Thursday, September 20, 2007

movin' on up

Anyone remember the 2006 Tour de France Champion? It was a Spaniard.

1. Oscar Pereiro Sio (Sp), Caisse d'Epargne-I.B., time 89h:40m:30s
2. Andréas Klöden (G), T-Mobile, 00:32s
3. Carlos Sastre (Sp), CSC, 01:42s

Sastre is now also the winner of infamous Stage 17 where Flance, after being the first to clear the summit at Morzine, began his slow 2 year descent into infamy.

Enough doping you say? According to the 18 Janvier 2007 edition of Le Monde, Pereiro twice tested positive for the asthma medication salbutamol during the 2006 race, after stages 14 and 16. Pererio was issued a therapeutic use exemption for Ventolin (which contains salbutamol) from the Union Cycliste Internationale, although the French Anti-doping agency took issue with the 'medical condition' that enables a rider to take a drug designed to open up the air waves and considers much of the therapeutic use of drugs by cyclists to be nothing more than sanctioned doping.

As previously stated, the Devil isn’t done with Flance yet. First the jersey, next the hip. Big price to pay for selling your soul but Lord knows, the Devil works in mysterious ways, so don’t be surprised if Flance climbs back to the top of mountain biking were he was world champ before he left for the lights, glitter, and doom of road racing. And then......?? Protracted lawsuits are a given; it's the way of the Old Order.

There’s fallout from all the dope. At this year’s Tour of Missouri, 3 Pro Teams ended their sponsorship of cycling. Discovery Channel, Navigators Insurance, and Kodak Gallery will end their sponsorship after the season. None of the sponsors made mention of the doping scandals plaguing the sport, but Corporate doesn’t like a black eye. Excepting die-hard cycling fans (like moi), the sport has long been seen as dispensable by the majority of the USA, despite the fact that it continues to grow each year.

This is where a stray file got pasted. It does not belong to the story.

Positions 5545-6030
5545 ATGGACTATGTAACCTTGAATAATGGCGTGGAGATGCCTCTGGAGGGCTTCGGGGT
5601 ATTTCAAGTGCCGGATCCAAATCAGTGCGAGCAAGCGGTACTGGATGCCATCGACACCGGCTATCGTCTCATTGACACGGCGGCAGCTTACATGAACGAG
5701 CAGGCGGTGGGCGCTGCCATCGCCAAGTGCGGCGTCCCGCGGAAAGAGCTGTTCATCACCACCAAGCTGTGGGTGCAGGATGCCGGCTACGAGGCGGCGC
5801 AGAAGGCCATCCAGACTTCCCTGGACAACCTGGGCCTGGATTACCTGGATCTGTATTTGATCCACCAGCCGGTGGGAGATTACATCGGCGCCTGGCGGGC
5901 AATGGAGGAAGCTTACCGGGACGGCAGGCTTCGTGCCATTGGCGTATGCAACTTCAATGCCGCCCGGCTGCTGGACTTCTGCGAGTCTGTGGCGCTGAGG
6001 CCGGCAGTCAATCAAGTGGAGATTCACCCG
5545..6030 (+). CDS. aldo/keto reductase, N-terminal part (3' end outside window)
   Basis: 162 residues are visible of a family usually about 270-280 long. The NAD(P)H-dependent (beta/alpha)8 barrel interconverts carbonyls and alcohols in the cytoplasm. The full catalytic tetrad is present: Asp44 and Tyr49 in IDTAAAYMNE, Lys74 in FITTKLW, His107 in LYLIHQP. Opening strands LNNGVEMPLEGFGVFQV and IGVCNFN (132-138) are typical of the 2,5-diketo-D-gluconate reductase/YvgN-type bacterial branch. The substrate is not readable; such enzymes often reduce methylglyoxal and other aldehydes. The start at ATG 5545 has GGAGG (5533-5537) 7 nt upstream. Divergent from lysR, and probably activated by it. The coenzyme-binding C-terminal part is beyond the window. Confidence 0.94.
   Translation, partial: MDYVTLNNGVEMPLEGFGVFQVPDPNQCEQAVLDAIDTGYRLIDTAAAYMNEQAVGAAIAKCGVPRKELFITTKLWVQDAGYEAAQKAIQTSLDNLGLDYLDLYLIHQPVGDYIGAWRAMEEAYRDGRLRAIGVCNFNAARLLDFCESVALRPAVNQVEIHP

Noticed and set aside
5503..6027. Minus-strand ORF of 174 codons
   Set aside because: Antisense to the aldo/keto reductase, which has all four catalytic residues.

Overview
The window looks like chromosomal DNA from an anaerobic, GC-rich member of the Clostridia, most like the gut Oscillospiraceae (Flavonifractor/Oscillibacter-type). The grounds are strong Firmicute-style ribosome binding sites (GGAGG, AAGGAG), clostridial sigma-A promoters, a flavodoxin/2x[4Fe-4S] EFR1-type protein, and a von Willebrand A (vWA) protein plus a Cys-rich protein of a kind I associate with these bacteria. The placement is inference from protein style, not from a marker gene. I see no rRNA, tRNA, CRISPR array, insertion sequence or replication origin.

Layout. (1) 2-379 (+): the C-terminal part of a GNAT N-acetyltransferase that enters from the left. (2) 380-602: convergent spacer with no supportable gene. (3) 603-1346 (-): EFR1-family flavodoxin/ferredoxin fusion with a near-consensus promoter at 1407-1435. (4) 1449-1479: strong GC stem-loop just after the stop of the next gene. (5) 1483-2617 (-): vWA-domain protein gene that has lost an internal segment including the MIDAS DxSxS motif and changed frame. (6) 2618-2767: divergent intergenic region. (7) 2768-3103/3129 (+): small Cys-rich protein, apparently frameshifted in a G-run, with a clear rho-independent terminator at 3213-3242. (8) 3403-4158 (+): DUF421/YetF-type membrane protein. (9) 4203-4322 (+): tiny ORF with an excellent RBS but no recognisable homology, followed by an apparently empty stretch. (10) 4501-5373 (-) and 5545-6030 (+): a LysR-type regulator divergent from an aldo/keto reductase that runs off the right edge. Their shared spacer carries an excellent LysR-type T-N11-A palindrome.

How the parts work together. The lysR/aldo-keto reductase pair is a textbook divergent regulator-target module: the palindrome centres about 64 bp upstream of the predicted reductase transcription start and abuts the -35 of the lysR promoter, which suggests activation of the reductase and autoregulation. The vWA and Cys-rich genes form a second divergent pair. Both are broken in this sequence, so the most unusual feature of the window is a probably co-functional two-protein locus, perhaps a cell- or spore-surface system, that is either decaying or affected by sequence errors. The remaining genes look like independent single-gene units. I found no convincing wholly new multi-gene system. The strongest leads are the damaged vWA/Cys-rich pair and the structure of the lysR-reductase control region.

Looking to the future. Slipstream Chilpolte, the official ANTI-DOPING team of professional cycling, is poised to assume the mantle of the dominant US Pro Cycling team, but expect some rebuilding years before they place riders on the podium in the Grand Tours. A few stage wins on the European circuit and a strong showing on the domestic circuit might help attract more support and sponsors in the US.

Former Junior time-trial champion, Danny Pate of Slipstream Chilpolte, cleared the field in the last 2 km of stage 5 of the Tour of Missouri and soloed to victory in St. Charles.

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